ASTM F2733, Standard Specification for Flame Resistant Rainwear for Protection Against Flame Hazards, contains minimum performance specifications and other requirements for rainwear used to protect workers from hydrocarbon or petrochemical flash fires in wet conditions.
ASTM F1891, Standard Specification for Arc and Flame Resistant Rainwear, establishes minimum performance specifications, test methods, and other suggested information – including a sizing guide and purchasing specification – for rainwear used to protect workers from momentary exposures to arc flashes or flame.
…Let Tyndale manage the program for you!
Rainwear is critical to maintaining comfort and healthy body temperature in wet conditions. Otherwise, your clothing will absorb both precipitation and your body’s perspiration as you work. Wet clothing, in turn, reduces energy efficiency, productivity, and leaves you open to cold stress. Most critically, incorrect or insufficient rainwear can lead to burn injury in the event of an arc flash or flash fire.
At Tyndale, we’ve built our business on saving our customers time and money while increasing tracking and reporting for arc-rated/flame resistant clothing (FRC). But Tyndale is much more than an FRC supplier. Take your program one step farther by consolidating your protective boot, FR rainwear, and storeroom PPE supply programs with Tyndale. No need to juggle separate suppliers or manage data internally!
This is the final post in a five-part series exploring common examples of ineffective FRC practices that have real costs—and practical solutions. We started by reviewing common scenarios that signify opportunity for savings, and reducing costs by transitioning out of rental or lease, eliminating retail spending, and streamlining procurement. In this last post, we examine spend avoidance as a cost-saving strategy.
As your company looks to streamline flame resistant clothing (FRC) procurement – as part of an industry downturn, or to ensure your company is receiving the best possible value – a logical first step is to identify and eliminate unnecessary spending.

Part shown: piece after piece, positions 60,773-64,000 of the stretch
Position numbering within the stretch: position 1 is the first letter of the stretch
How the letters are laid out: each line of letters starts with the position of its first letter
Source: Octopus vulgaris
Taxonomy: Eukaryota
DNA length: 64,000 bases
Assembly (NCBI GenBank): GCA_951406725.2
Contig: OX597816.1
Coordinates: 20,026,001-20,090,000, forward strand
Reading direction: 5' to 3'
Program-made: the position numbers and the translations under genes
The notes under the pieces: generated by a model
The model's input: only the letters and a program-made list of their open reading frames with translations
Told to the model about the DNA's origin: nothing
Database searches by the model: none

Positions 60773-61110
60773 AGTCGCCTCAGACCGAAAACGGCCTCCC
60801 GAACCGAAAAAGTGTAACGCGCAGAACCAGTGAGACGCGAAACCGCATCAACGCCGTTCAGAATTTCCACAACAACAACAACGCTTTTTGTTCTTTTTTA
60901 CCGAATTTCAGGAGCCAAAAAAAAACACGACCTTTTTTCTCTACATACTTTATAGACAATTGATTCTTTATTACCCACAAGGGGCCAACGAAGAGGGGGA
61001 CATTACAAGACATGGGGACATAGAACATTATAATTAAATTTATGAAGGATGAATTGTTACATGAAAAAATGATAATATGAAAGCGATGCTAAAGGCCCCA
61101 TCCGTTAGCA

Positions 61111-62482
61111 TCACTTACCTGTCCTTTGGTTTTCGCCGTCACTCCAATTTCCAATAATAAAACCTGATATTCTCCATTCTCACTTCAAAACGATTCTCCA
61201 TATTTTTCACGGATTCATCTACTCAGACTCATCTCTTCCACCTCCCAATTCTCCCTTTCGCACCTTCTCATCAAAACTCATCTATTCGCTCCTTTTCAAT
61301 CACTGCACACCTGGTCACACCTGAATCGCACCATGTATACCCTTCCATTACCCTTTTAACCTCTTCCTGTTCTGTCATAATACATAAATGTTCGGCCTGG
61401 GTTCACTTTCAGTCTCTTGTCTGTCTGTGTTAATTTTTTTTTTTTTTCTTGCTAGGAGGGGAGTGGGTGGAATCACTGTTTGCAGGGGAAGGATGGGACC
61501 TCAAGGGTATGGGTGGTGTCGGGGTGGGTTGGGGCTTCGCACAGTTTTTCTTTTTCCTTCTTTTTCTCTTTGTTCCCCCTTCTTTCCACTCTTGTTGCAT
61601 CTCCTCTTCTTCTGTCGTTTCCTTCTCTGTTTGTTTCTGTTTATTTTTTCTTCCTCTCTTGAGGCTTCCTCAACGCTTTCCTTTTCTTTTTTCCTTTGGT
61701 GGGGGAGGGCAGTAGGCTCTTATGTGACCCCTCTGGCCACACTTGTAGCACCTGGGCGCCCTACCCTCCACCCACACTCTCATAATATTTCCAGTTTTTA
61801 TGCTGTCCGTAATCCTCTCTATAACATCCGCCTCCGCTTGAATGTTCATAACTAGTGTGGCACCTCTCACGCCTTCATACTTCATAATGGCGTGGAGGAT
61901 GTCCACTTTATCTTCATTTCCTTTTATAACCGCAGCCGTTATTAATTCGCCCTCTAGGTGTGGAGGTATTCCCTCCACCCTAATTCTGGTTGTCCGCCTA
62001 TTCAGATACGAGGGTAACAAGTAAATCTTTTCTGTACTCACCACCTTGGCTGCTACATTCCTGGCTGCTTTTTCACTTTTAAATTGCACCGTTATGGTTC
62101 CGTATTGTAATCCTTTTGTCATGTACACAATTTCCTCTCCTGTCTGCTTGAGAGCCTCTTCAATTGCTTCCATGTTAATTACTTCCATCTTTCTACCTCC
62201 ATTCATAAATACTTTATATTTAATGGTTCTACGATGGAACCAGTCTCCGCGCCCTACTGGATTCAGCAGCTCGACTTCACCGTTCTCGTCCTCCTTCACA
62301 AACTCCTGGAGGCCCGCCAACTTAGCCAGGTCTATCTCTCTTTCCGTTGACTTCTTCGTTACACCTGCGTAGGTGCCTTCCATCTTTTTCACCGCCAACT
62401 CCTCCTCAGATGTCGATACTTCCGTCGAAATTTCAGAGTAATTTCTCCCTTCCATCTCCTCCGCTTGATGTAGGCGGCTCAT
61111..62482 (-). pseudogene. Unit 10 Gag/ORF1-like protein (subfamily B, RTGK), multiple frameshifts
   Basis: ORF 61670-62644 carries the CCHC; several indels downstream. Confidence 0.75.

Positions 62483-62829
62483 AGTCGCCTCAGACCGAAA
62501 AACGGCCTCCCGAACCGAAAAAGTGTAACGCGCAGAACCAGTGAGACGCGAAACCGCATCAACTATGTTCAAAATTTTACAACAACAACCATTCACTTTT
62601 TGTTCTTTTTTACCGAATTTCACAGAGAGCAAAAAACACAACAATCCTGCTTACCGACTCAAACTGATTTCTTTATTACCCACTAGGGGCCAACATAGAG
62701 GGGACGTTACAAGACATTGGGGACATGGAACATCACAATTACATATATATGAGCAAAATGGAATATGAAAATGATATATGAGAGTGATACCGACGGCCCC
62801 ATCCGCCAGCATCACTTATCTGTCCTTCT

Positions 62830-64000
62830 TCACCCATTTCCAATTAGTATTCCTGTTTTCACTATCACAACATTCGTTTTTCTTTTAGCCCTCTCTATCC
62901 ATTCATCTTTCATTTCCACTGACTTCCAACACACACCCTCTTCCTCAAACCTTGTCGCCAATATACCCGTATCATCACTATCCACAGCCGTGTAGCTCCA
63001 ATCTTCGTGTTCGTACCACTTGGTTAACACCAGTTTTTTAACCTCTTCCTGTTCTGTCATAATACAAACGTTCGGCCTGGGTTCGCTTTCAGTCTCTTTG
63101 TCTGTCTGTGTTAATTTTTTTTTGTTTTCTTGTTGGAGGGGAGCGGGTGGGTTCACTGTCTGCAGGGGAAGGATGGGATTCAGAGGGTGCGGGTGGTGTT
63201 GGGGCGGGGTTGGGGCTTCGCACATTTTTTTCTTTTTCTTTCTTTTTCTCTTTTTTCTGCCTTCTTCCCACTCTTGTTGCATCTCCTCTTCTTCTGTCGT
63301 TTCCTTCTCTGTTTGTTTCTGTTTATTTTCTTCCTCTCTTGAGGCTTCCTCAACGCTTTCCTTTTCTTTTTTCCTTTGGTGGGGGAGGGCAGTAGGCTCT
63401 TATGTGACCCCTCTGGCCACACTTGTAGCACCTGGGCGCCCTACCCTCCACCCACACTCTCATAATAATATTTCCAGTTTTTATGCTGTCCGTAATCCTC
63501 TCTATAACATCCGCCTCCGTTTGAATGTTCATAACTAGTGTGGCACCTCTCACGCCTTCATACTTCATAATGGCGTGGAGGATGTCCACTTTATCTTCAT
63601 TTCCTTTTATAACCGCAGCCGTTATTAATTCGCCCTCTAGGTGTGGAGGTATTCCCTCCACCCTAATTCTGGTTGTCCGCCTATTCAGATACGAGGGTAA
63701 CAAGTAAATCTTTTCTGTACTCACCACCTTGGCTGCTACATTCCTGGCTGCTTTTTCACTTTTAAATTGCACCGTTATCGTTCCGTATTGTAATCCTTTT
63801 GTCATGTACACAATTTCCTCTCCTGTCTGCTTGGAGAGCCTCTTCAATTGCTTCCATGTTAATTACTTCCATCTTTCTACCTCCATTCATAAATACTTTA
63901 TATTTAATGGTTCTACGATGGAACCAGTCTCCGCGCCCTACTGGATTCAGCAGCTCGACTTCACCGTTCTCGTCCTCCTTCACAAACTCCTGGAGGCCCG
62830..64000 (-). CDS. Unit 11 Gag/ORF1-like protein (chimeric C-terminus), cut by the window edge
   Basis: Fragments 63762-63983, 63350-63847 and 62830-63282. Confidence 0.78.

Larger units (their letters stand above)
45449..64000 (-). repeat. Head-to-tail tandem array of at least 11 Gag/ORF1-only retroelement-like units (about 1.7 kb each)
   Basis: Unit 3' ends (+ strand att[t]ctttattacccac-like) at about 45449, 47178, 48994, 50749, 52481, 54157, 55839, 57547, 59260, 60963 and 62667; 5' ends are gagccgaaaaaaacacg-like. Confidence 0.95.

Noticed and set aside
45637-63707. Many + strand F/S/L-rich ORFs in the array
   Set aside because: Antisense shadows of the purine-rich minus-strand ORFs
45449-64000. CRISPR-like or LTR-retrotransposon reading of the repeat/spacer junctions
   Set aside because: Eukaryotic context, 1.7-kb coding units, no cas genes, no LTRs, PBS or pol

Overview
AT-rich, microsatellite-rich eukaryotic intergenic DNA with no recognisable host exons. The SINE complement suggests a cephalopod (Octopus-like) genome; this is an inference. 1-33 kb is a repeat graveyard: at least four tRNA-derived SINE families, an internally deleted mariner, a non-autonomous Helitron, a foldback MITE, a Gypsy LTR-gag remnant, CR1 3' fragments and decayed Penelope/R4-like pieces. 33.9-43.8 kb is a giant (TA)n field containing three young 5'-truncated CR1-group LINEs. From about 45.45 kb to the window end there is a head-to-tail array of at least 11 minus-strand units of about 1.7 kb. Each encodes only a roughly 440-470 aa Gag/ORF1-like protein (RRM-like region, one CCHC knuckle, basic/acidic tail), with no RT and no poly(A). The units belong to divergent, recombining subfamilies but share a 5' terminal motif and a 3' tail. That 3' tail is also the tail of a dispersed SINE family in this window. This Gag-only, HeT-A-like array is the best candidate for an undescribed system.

This is the fourth in a five-part series exploring common examples of ineffective FRC practices that have real costs—and practical solutions. So far, we reviewed common scenarios that signify opportunity for savings, and reducing costs by transitioning out of rental/lease and eliminating retail spending. In this post, we review the impact of streamlining procurement procedures, and in our final post we will examine spend avoidance as a cost-saving strategy.
Many companies don’t realize that the cost of procuring FRC can be significantly greater than just the unit price. As your company evaluates procurement processes and seeks to streamline FRC procurement, be sure to factor miscellaneous fees and logistical challenges into your total spend; these can have a material impact on your program’s bottom line. Pay special attention to management and employee time invested in administering – or problem-solving – the program.
The cost of an inefficient vendor can be significant, as companies like Stallion Oilfield Services know all too well. Formerly in an inefficient rental program, members of Stallion’s operations team were forced to spend more than 50-60% of their day problem-solving FRC issues! Hear directly from Todd Mucha, QHSE at Stallion in this brief video:
This is the third in a five-part series exploring common examples of ineffective FRC practices that have real costs—and practical solutions. So far, we reviewed common scenarios that signify opportunities for savings, and reducing costs by transitioning out of rental or lease. In this post, we review the impact of eliminating retail spend, and in our next posts we will examine two additional cost saving strategies: streamlining procurement procedures and spend avoidance.
Although on the surface retail purchases seem like an easy solution for quickly outfitting workers with flame resistant clothing (FRC), convenience comes at a high cost for employers. In fact, retail purchases pose several significant challenges—and risks: